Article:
President Trump delivered his first State of the Union address this week, and he said a number of things about immigration. Today I’d like to go beyond the incendiary (and largely false) comments that the President made, and has been making since the start of his campaign, about immigration and crime, and the economic costs of undocumented immigration, and focus more on the concrete policies he is proposing to limit legal immigration to the United States.
The President said that he intends to end the “visa lottery,” by which he meant the diversity visa program. He described this as a program “that randomly hands out green cards without any regard for skill, merit, or the safety of American people. It is time to begin moving toward a merit-based immigration system—one that admits people who are skilled, who want to work, who will contribute to our society, and who will love and respect our country.” The President massively misstated the ways in which the Diversity Visa Program works. The principle is that individuals from countries with fewer immigrants to the United States can apply for a visa. While it is true that a lottery is used to select which cases are chosen for processing, individuals whose applications are picked go through an extremely rigorous vetting process. Applications and interviews at a U.S. Embassy if they are oversees, or at a USCIS field office if they are in the United States. The same interviews and background checks, in fact, that any applicant for a green card must undergo. You might even call it extreme vetting.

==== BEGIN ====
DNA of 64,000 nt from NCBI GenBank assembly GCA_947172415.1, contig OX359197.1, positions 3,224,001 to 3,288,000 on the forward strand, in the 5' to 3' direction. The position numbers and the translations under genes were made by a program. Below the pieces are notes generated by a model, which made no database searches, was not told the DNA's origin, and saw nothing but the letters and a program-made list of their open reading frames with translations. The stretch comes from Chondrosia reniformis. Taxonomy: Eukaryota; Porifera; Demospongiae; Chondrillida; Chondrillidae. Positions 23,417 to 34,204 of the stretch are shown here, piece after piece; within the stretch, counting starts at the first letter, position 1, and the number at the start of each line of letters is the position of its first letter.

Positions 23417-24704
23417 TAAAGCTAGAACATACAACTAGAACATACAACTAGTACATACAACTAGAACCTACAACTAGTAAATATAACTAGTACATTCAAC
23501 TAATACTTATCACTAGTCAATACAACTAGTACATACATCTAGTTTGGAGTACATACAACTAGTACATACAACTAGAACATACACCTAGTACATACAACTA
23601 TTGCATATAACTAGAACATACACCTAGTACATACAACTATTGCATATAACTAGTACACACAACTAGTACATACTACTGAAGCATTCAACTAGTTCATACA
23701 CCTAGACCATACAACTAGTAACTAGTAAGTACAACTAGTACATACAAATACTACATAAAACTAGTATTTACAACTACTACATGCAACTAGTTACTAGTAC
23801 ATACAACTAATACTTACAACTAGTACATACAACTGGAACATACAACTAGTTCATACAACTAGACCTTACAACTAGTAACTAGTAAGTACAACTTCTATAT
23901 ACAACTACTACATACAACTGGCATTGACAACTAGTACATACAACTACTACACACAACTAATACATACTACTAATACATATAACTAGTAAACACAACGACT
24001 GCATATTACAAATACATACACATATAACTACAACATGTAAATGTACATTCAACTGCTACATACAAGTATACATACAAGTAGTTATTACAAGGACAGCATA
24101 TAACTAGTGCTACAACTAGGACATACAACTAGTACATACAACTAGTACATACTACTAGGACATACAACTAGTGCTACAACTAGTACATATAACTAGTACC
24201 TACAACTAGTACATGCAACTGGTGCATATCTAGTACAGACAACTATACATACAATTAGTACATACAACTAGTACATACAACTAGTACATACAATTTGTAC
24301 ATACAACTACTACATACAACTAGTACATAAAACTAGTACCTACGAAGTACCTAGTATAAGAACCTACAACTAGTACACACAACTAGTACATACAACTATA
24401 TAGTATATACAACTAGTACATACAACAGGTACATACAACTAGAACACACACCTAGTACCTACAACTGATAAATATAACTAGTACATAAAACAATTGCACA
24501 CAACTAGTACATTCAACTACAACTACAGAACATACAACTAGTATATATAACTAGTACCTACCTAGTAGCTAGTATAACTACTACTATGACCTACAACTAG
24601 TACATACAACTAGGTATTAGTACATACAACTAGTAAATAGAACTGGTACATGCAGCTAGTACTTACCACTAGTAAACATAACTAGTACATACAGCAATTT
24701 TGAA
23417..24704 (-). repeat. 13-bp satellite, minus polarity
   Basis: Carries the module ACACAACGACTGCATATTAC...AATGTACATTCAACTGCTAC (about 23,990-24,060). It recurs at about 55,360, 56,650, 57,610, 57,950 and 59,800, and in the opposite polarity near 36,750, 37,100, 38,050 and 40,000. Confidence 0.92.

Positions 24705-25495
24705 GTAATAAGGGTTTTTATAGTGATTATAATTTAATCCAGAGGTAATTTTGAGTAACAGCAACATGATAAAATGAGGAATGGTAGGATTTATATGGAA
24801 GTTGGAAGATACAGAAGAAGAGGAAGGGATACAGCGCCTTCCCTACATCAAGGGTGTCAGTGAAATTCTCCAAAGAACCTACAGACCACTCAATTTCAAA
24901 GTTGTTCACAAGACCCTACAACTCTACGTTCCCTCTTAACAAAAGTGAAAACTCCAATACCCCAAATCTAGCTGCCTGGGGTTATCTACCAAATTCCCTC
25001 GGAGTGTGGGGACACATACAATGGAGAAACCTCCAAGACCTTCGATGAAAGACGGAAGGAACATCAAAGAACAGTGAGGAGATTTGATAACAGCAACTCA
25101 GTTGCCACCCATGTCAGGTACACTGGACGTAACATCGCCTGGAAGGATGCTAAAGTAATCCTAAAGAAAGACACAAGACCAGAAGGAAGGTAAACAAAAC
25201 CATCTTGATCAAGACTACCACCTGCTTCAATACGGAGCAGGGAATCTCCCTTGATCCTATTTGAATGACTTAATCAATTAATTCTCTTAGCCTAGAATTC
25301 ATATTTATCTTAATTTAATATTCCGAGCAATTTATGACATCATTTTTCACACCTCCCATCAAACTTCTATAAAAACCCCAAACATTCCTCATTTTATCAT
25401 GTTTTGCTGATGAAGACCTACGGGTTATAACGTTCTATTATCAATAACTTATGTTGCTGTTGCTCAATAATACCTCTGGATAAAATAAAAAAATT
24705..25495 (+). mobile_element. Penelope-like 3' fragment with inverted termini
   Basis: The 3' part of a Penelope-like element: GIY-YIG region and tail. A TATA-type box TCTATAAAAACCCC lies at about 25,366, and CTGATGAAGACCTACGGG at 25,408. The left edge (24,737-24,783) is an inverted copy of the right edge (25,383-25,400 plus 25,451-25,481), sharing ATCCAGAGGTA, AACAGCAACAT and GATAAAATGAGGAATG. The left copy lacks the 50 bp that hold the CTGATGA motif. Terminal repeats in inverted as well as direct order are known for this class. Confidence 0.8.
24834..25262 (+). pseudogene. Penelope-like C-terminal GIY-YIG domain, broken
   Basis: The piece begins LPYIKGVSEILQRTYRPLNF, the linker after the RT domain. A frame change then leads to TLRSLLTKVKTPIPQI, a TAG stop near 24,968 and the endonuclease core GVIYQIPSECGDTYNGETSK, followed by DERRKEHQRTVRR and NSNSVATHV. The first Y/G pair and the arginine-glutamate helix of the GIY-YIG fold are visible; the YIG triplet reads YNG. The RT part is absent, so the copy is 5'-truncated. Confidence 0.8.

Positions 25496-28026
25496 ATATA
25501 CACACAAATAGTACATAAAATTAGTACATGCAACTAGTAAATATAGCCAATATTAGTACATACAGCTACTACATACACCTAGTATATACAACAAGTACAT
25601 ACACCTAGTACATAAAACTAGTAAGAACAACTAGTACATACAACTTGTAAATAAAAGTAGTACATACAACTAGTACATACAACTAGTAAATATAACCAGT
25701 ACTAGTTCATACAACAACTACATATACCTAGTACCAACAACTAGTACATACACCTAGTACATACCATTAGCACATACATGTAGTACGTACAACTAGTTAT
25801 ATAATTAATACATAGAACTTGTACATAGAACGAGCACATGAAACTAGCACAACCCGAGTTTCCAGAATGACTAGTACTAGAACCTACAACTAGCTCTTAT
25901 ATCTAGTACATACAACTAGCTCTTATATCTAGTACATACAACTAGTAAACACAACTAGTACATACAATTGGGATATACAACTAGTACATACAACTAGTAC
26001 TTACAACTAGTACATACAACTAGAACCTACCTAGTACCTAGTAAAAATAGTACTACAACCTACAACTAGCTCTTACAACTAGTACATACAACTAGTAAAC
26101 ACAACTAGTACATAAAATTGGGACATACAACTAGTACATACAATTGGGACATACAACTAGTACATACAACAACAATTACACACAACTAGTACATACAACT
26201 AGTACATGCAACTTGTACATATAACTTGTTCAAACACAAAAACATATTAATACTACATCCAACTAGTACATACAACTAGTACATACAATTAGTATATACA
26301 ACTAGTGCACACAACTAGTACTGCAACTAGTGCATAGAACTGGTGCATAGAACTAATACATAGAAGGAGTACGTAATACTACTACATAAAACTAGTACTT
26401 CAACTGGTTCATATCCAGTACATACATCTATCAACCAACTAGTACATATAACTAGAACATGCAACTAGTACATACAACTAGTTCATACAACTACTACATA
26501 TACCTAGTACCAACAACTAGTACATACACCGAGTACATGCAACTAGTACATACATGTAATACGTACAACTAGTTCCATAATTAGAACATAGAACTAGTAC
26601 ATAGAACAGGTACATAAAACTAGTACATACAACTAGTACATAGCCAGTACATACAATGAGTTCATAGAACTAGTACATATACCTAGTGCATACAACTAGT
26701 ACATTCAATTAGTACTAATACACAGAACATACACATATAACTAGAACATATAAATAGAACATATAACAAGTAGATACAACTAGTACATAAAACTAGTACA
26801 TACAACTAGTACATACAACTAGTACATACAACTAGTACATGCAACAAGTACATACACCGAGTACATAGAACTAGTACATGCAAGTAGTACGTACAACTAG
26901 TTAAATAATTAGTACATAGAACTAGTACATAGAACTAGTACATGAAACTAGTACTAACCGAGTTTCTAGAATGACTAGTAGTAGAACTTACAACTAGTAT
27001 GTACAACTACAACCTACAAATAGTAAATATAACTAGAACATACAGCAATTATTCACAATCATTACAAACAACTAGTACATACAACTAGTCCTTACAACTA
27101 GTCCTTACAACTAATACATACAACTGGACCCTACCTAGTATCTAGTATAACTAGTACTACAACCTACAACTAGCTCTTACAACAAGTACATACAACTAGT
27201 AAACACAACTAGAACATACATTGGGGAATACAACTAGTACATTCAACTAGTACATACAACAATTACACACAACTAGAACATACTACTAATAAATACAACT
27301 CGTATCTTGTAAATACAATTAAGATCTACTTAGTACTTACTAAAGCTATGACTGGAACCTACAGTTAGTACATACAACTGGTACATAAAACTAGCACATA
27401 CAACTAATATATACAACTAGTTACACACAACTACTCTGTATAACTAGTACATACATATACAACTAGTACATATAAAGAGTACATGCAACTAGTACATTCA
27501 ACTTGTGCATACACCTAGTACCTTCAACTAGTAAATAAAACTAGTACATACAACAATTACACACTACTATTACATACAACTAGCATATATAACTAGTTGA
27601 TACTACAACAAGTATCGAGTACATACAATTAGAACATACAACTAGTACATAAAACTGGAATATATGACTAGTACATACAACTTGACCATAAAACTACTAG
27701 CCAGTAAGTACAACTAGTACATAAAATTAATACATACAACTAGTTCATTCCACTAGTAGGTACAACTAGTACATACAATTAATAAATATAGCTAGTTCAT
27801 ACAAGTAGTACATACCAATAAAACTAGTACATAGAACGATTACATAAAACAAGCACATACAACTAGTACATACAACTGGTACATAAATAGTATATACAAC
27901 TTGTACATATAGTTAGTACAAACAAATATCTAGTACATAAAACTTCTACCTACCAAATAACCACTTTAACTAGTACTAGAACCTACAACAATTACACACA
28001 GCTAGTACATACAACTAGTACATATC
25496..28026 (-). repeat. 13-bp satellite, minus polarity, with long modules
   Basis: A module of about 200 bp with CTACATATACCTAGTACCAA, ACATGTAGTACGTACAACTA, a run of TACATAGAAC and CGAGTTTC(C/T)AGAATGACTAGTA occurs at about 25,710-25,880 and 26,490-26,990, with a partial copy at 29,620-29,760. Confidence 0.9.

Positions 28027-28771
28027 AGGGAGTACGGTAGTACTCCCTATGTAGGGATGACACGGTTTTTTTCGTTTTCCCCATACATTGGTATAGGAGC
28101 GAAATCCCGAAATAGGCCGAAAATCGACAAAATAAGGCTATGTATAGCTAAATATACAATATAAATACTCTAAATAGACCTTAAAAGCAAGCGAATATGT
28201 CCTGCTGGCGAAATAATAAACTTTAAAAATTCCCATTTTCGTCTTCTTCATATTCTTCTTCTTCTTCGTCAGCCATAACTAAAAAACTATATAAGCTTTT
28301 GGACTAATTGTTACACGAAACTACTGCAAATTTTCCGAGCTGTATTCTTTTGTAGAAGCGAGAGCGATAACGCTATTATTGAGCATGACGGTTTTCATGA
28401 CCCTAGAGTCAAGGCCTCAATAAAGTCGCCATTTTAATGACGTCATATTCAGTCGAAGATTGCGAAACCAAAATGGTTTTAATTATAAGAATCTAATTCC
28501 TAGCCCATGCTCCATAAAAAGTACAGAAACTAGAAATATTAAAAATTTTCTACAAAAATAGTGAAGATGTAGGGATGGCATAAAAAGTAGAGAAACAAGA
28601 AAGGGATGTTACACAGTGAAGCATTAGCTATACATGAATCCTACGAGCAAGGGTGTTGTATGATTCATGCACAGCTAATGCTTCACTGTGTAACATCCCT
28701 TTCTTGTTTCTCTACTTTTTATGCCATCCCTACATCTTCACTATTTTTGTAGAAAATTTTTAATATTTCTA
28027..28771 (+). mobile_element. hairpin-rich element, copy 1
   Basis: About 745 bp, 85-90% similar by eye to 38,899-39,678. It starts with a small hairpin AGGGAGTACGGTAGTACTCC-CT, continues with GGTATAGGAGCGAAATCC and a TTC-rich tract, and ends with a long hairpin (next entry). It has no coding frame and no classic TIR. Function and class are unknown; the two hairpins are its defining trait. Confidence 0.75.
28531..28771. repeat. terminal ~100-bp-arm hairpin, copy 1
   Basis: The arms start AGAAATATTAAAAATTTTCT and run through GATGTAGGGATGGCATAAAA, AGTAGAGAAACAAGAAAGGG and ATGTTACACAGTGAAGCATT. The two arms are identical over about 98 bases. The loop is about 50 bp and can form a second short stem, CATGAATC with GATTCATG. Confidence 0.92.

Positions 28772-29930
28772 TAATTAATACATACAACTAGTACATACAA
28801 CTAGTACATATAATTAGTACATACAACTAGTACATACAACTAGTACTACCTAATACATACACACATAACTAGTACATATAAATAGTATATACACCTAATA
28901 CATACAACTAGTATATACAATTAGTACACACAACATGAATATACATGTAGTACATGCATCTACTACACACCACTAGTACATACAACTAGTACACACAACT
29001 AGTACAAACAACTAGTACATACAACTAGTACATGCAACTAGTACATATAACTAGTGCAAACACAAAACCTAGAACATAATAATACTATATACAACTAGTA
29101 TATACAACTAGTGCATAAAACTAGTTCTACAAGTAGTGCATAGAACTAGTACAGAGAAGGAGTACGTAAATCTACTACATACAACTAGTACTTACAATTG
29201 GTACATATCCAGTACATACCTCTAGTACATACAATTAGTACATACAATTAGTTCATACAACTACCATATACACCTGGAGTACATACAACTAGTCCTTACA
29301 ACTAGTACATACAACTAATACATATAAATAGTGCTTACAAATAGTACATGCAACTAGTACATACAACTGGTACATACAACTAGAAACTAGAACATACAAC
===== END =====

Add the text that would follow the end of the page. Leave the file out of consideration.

The President said that the next part of his immigration plan “protects the nuclear family by ending chain migration. Under the current broken system, a single immigrant can bring in virtually unlimited numbers of distant relatives. Under our plan, we focus on the immediate family by limiting sponsorships to spouses and minor children. This vital reform is necessary, not just for our economy, but for our security, and our future.” This has no connection to reality. United States citizens can sponsor certain family members – minor children, spouses, or parents (if the U.S. citizen is over 21) for an immediately available visa. They can sponsor other individuals – adult children, siblings – for an immigrant visa, but with awaiting times sometimes upwards of 20 years. Green card holders can also sponsor certain relatives – spouses, minor children, and unmarried adult children – also with long waiting periods. The “chain migration” that President Trump describes – in which one immigrant can sponsor another, who can sponsor another, until eventually a large part of an extended family is in the United States legally – would require decades to accomplish and is, in any event, simply applying the principle that family unification is reasonable goal for an immigration policy.
President Trump receives much well-deserved criticism for the lies he tells about immigrant crime and the economic costs of undocumented immigration. The misinformation he spreads about America’s legal immigration system is, however, underreported and has the potential to do as much, if not more, damage.
To see the categories for immigrant sponsorship, and the waiting times for those categories, see the State Department visa bulletin by clicking here.